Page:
The surrounding hills were really the cream on the cake of what lay below. Lush fields lay peaceful, horse and carts hacked up side streets, forest vines bent over onto muddy tracks. It was a time capsule to a different time in a different place. Of course the mansions that perched on the crescents were for the privileged few (well to-do families from Bogota owned holiday homes here to escape the city) but it was a safe haven. You felt that this was Colombia showing off its best side.

We turned into the hostel, a pretty and peaceful place complete with all the normal hippy tools: hammocks, bbq`s and large oak communal tables, all done al-fresco style. By the time the sun shrank behind the clouds, the first crackles and bangs had started to ebb from the streets below - a crescendo of noise that wouldn’t stop for three days. The people were coming.

The following two days were chaos, but a cheery, organised kind of chaos. As we were promised they came in their thousands and by 9pm that evening one of the largest plazas in all of South America was at breaking point. We were the only gringos in sight and buoyed by this we drifted into the morning with the rest of the mob, dancing to folkloric beats and drinking the fiercely popular national drink `Aguardiente`, a sort of liquorish sambuca that we mixed with coca cola to take the edge off, much to the dismay of our new friends.

The first evening saw the main spectacle come to life: a fusion of light, colour and noise as fireworks were let off in every direction; some professional, some home-made. Loud music bleated everywhere in the background. The second night we were escorted by some locals to a nearby farm mansion, the parents of one of our crew members we were told. We had obviously mixed in the right circles. We ended the night with a comical episode outside the farm`s entrance as we all tried to free the son`s car from the thick mud that engulfed his estate. We left caked head to toe in chocolate dirt, only to rejoin the ensuing festivities.

The festival ended as it had begun – peacefully. There were never any safety concerns; people were merry and happy, not drunk and irritable. The ornate lines of police horses that dotted every corner were never used. Hangovers were duly seen to with a strong dose of early morning sun, a fact not gone unnoticed when you visited the square for lunch the morning after the night before and saw the bodies strewn across the cobbles.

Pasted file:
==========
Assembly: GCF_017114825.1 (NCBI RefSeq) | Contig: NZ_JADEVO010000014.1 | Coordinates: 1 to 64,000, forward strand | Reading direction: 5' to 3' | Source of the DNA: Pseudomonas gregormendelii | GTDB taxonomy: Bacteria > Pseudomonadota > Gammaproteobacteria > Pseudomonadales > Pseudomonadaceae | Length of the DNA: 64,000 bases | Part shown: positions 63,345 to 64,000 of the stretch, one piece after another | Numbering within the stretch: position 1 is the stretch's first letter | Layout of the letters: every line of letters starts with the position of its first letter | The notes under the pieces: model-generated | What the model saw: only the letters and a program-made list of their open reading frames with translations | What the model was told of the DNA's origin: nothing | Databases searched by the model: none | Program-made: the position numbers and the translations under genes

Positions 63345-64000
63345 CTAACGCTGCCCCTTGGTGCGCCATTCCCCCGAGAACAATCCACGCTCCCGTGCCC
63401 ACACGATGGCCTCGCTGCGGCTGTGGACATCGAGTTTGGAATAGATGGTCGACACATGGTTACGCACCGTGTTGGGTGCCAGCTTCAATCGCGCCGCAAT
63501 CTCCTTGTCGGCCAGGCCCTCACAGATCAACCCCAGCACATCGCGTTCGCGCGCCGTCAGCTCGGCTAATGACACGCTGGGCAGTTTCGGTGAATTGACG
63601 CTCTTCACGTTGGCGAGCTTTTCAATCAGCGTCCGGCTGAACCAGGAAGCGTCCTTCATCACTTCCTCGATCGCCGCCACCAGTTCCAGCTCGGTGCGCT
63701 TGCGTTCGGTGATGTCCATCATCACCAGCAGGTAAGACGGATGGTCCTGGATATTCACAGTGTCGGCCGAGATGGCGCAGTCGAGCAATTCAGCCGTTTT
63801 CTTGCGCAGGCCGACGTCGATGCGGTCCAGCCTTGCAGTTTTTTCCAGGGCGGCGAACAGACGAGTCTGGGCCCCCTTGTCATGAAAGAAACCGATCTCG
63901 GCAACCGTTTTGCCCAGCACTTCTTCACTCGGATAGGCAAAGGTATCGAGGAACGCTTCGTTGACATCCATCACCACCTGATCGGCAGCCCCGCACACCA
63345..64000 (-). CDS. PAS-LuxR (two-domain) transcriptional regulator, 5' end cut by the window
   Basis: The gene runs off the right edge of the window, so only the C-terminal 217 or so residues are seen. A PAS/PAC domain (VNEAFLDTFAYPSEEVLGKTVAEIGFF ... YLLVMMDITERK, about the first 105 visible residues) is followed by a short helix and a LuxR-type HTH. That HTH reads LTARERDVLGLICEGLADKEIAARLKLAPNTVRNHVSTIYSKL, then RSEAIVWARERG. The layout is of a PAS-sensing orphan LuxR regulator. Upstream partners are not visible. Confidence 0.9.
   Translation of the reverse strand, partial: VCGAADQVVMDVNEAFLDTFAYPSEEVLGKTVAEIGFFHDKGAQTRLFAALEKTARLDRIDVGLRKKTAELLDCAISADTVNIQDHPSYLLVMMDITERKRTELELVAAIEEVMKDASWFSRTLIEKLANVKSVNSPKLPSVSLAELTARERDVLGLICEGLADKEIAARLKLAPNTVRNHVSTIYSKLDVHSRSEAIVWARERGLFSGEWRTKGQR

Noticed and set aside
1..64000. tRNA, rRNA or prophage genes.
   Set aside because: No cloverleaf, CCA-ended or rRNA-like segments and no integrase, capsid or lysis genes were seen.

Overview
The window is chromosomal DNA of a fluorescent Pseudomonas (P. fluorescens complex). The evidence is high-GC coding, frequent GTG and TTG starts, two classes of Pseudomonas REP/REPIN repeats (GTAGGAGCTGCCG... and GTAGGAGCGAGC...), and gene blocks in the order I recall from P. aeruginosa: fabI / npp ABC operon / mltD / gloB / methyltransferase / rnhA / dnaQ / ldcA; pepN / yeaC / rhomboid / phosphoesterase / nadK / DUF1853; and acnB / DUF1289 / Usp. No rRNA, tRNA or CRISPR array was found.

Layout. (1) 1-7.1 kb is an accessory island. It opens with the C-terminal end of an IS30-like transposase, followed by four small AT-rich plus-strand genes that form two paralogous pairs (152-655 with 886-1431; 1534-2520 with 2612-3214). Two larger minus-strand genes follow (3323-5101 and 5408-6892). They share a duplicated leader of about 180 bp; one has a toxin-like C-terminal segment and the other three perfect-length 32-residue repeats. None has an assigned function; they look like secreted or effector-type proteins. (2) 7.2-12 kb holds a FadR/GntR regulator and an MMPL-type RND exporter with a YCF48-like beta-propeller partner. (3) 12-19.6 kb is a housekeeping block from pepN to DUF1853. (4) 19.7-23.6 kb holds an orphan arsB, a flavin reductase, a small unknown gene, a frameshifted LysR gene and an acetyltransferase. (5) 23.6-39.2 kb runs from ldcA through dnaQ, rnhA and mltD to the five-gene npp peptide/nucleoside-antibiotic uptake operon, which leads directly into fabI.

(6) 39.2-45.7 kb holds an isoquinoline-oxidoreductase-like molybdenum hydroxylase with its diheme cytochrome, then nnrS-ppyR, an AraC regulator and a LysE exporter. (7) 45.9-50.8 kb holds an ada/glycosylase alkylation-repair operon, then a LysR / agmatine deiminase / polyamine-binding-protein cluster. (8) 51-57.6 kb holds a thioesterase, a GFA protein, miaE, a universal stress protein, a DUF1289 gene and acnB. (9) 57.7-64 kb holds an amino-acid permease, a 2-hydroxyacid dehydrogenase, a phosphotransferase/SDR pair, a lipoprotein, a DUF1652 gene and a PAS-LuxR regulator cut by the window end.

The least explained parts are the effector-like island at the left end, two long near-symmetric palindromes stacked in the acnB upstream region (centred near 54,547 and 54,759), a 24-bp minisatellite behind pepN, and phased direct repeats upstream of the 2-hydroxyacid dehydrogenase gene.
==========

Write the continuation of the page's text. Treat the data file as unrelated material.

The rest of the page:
Colombia has always received the butt end of the press in the annuls of tourism: only neighboring Venezuela receives less visitors in South America. But people that don’t go are living on outdated stories. The country`s safety record is noticeably improving under its current President and more tourists and backpackers are pouring in than ever. Villa de Leyva may be an excessive showcase piece in the puzzle but it proves the potential the country has to shine. It`s fitting that during my stay the Colombian tourist board had recently released a new national marketing campaign, complete with the slogan “the only danger is wanting to stay”. Bleary eyed after a weekend in Villa de Lleyva, I couldn’t have agreed more.

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Posted by SStills 08:28 Archived in Colombia Tagged photography Comments (0)

Tea With The Whales

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sunny 8 °C

Our quest to find the whales hadn’t started well. We were stranded. Four huge backpacks and four bewildered backpackers, we formed a huddled mess by the road side, 100km from our destination. The only bus that day to the coast was long gone. Desperate attempts to lure passing trucks (using our female companions as bait) proved fruitless. We decided to wait it out under the thick midday sun.

We were on the eastern tip of Argentina - near the coastal town of Puerto Piramides - and had come in search of some prime-time whale watching; this oceanic national park in Argentina contains one of the largest populations of the mammal in the world.

Our spirits lifted when a friendly young couple from Buenos Aires screeched to our rescue and we were promptly squeezed into their small saloon like obedient sardines. Soon we reached our cabana, a wooden chalet with a kitchenette, nestled sweetly on the beach. The couple, as it turned out, were big fans of English tea, so to thank them I handed over some rations of my prized Earl Grey that I had been carrying around. They left beaming wide smiles as we fought over bedrooms.

Puerto Piramides is a charming little coastal village, but most visitors miss a trick by staying away in the bland Puerto Madryn, travelling further for the whale tours, which left 50 metres from our hut. The upshot was we had this quaint place mostly to ourselves.

Save for the sailor-blue seafood cafes dotted around the mariner, the only signs of life emanated from soft pastel coloured cottages stretched out for half a mile in each direction, abruptly stopped by imposing sand dunes. A lady manned a wiry old rocking chair. We picked herbs for our evening meal straight from the front porch. The whole placed breathed of relaxation.

Soon we had plucked a bottle of local red from the store and raced up the craggy cliffs to enjoy the sunset on the rocks, as the oily black tails of the whales flickered in the distance.

We were ready for them bright and early the next morning. Along with some other tourists from Madryn, out boat was pulled effortlessly into the sea. Soon enough their mystical tails were upon us; we circled one that was particularly exposed, a huge towering triangle of flesh that stood frozen above the water. We didn’t have to wait long for the main event either. Suddenly a huge infant, itself longer than our boat, and an even bigger mother, engulfed our waters, playing one metre from the side. It was magical, slightly terrifying and astonishingly beautiful, in three perfect minutes of glorious water adventure.

We took our drained sea legs back to dry land and compared snaps. Of course it didn’t do it justice. In a country that abounds with romantic outdoor adventure – you can fill your boots with glacial treks, gaucho horse-rides and pulsating river rapids – the whales of Piramides were a sumptuous highlight.

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Posted by SStills 08:12 Archived in Argentina Comments (0)